What they saw, I think, was something in the Torah itself – not in Sefer Nechemiah, the Book of Nechemiah, but all the way back in the Five Books of Moses itself. What they saw was, the Torah's original description of Rosh Hashanah as it first appears.

Now strangely, that description does not reference the idea of a day of judgment at all, instead the Torah characterizes Rosh Hashanah with just a couple of cryptic words. It calls it a day of Zichron Teruah – a day of remembrance of the cry of the Shofar.

Technically by the way, the Torah just uses two words to describe it, Zichron Teruah, from here on in I'm just going to colloquially use the phrase Yom Zichron Teruah when I want to refer to how the Torah talks about this day.

But whatever the case is, what exactly does this mean? It just seems to be hopelessly ambiguous, a day of remembering the cry of the Shofar. But whatever it means it certainly doesn't seem to be saying it's a day of judgment.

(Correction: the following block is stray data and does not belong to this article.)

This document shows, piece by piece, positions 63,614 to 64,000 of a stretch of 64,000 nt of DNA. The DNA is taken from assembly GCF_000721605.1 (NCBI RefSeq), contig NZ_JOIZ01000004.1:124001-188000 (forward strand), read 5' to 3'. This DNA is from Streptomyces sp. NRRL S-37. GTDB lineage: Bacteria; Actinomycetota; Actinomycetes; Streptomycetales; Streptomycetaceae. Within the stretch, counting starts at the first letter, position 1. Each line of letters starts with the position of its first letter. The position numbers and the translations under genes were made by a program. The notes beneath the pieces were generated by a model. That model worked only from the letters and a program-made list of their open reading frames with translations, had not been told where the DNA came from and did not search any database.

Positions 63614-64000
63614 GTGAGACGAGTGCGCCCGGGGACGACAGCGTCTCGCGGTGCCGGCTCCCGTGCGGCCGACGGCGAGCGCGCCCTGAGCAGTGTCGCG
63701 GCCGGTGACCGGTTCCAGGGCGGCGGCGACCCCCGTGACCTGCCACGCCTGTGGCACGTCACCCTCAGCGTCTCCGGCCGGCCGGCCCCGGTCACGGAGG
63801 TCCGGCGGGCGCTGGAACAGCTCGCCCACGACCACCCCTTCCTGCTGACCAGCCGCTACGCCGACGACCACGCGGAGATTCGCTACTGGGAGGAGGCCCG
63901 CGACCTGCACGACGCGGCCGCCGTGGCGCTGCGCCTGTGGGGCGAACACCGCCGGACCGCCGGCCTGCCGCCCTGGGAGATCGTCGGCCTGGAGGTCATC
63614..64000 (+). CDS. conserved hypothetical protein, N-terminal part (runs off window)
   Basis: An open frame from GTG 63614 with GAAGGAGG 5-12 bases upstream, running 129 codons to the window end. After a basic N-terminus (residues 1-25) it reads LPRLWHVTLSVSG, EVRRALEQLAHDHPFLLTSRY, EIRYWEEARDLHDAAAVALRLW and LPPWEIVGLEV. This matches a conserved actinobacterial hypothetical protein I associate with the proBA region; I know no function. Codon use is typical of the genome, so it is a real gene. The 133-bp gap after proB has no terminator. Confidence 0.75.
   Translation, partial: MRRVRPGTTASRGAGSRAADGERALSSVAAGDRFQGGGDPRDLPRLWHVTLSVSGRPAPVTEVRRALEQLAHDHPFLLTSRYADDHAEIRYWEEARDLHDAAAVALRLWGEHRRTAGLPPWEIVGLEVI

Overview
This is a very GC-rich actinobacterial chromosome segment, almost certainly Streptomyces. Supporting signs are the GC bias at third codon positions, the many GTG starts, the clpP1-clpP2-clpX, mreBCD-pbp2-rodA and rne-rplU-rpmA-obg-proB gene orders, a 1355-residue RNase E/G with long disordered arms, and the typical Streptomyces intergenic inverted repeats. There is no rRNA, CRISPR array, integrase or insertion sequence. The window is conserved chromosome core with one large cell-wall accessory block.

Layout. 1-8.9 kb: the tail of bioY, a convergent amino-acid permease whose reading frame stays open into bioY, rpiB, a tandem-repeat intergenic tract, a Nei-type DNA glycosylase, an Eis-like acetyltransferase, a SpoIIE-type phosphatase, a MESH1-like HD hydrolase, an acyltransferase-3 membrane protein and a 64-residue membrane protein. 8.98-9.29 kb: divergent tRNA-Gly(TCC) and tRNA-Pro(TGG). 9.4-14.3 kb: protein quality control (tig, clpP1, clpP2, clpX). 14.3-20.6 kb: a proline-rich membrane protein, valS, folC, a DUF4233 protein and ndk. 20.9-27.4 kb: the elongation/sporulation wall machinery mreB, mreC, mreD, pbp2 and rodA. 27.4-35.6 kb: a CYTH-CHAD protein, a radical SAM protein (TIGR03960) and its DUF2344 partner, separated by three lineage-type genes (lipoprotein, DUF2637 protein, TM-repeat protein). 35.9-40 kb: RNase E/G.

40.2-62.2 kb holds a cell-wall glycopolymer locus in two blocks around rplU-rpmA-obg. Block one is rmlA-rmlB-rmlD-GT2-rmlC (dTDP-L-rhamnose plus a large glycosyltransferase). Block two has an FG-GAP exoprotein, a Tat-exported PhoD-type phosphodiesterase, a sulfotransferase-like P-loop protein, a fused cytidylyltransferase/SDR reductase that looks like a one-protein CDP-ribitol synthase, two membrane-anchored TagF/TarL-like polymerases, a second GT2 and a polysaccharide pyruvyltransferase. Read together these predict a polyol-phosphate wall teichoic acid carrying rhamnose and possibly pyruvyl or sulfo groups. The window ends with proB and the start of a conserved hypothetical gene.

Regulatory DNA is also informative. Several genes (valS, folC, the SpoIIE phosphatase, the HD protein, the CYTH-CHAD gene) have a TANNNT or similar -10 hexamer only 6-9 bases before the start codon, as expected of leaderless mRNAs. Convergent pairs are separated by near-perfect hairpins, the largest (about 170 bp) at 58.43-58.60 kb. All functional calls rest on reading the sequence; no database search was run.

I mean if you wanted to say it was a day of judgment, just come out and say on the first day of Tishrei, that's a Yom HaDin – a day of judgment; G-d has these scales and weighs the lives of everybody. Nothing like that. Yom Zichron Teruah – a day of remembrance of the cry of the Shofar.

Almost as if there was some event that we were supposed to remember involving a Shofar, but like an event that was so obvious that obviously yeah, just remember that day, that you know the cry of the Shofar. What are we even talking about? What is so obvious to the Torah here that you and I aren't getting?

So it's all very mysterious and it just seems to lead us to this big dead-end. As we trace back the roots of Rosh Hashanah to its earliest possible Biblical source we're left with this strange holiday called Zichron Teruah, and we're not even sure what that means in the first place. But whatever it means doesn't seem to help us understand how the Sages came up with this idea of Yom HaDin, of judgment day, let alone this notion of saying Malchiyot, Zichronot, and Shofrot.

Okay, so if Zichron Teruah – a day of remembering the cry of the Shofar – seems to take us back to some event, we're remembering this cry of the Shofar that we once heard, what event was that?